Gay visitors to next year’s Winter Olympics will be welcomed just as warmly as everyone else despite Russia’s controversial legislation on homosexuality, President Vladimir Putin said Monday.
In June, Putin signed into law a bill forbidding the promotion of homosexuality to minors, which has given rise to calls from some activists to boycott the February 7-23 Olympics in Sochi.
While the law’s proponents argue that it is aimed at protecting children from harmful influences, critics allege that the move restricts freedom of speech and is part of a broader crackdown on Russia’s gay community.
“We will do everything … so that both the participants and guests feel comfortable in Sochi, regardless of ethnicity, racial heritage or sexual orientation,” Putin said at a meeting in Sochi with new International Olympic Committee president Thomas Bach.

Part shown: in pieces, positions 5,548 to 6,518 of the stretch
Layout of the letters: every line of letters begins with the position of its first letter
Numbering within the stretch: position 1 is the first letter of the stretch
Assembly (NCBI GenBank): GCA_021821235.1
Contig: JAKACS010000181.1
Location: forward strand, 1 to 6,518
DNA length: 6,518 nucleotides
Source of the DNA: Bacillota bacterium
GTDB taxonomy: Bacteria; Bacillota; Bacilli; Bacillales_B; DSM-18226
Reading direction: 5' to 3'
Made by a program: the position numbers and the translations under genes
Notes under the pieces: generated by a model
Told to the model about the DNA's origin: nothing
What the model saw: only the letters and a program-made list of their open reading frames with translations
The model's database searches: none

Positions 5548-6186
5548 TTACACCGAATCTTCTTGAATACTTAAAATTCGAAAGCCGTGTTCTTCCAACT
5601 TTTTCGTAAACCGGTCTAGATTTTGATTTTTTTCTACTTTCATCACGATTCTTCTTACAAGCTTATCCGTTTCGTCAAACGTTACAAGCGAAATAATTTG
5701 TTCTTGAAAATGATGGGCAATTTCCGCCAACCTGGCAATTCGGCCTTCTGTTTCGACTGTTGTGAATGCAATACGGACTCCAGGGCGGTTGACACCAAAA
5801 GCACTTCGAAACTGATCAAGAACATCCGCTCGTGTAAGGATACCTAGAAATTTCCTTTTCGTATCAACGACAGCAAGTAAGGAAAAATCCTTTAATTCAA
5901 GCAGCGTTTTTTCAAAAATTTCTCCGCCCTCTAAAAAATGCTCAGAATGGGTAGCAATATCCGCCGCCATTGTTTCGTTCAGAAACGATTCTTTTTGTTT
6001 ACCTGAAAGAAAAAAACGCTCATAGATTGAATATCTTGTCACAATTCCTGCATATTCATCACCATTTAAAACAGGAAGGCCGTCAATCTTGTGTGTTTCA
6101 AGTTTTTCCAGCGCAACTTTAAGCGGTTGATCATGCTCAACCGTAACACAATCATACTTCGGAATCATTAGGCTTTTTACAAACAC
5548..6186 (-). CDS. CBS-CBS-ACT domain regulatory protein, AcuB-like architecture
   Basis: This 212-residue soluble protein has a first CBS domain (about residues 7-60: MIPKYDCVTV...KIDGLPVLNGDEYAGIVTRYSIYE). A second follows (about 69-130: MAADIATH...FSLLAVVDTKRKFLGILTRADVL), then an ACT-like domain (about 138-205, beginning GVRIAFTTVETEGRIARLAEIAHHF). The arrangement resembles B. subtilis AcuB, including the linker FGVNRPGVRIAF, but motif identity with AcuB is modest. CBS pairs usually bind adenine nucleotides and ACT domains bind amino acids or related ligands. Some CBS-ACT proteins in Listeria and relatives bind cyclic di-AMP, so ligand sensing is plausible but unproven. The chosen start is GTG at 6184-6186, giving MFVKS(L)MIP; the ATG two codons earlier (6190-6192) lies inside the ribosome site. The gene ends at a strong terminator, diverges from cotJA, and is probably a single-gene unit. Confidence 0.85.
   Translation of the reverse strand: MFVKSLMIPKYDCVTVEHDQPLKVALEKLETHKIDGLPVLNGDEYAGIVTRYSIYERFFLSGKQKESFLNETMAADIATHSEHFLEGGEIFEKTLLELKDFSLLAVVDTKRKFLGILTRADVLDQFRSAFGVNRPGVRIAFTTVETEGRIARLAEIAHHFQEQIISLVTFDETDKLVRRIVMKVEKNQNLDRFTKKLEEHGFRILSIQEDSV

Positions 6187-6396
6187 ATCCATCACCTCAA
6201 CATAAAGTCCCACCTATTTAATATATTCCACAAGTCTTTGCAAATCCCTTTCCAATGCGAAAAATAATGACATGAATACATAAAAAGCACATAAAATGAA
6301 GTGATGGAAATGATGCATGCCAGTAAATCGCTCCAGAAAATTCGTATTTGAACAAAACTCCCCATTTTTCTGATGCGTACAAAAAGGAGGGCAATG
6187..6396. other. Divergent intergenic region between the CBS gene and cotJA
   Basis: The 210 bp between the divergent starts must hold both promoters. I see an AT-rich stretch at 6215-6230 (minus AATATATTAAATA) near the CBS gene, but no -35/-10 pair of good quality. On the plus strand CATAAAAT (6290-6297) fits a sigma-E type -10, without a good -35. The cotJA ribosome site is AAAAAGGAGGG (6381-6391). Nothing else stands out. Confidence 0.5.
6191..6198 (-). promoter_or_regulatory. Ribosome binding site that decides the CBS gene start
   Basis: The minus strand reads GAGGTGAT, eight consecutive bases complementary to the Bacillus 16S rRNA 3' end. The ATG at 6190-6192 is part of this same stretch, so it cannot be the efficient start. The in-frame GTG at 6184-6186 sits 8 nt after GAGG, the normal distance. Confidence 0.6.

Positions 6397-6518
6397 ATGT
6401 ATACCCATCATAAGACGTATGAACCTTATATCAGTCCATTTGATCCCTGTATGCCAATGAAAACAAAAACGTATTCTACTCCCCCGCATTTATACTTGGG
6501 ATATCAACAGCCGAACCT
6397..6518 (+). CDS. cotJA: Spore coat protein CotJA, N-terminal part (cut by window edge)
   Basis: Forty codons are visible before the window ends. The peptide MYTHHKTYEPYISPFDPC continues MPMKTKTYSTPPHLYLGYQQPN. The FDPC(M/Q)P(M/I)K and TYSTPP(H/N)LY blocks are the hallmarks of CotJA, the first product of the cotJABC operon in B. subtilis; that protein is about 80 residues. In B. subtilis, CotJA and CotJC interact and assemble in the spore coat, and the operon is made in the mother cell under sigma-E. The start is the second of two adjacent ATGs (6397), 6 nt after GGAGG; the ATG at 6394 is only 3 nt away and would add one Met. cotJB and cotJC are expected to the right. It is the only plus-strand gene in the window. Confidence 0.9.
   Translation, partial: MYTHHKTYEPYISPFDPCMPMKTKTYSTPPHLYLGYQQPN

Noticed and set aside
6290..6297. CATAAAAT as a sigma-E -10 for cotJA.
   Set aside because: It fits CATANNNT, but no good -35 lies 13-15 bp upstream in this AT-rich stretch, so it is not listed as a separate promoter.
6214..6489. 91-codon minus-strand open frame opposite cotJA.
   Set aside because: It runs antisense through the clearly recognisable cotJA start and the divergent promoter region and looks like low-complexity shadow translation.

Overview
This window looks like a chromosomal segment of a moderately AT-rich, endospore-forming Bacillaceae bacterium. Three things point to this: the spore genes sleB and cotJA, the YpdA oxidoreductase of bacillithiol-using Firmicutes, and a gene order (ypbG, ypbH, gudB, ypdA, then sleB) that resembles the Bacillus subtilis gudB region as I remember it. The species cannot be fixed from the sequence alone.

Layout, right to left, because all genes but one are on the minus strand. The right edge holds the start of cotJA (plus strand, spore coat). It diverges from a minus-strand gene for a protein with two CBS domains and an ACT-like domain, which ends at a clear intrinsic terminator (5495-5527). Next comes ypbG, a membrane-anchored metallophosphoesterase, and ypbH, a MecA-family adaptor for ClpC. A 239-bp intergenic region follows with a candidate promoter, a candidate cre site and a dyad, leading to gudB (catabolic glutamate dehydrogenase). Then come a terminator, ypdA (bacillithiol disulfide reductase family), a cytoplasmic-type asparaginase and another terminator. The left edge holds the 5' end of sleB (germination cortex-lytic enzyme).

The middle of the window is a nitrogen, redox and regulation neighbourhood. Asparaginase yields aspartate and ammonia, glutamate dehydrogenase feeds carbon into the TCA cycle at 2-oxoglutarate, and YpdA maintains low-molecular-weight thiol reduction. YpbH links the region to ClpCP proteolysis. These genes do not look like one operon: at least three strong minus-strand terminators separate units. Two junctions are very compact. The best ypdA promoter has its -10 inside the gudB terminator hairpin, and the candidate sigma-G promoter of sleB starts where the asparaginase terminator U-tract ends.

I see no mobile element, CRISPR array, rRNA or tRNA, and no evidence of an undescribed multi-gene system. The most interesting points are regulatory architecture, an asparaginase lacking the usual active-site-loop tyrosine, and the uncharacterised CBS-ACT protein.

The IOC head said his organization was “very satisfied” by the preparations for the Sochi Games, in what is Bach’s first visit to the host city since becoming president. He did not comment on the gay issue, although he told R-Sport last month that he did not want the Games to “ be a marketplace for demonstrations for all potential issues in the world, even if they are the best ones.”
Putin has previously said there will be no “discrimination against people on any basis whatsoever” at the Games. Russia’s Interior Ministry, which controls the police, has vowed to enforce the controversial anti-gay law at the Olympics.
Bach is in Sochi for the IOC’s World Conference on Sport and the Environment, which runs from Wednesday to Friday.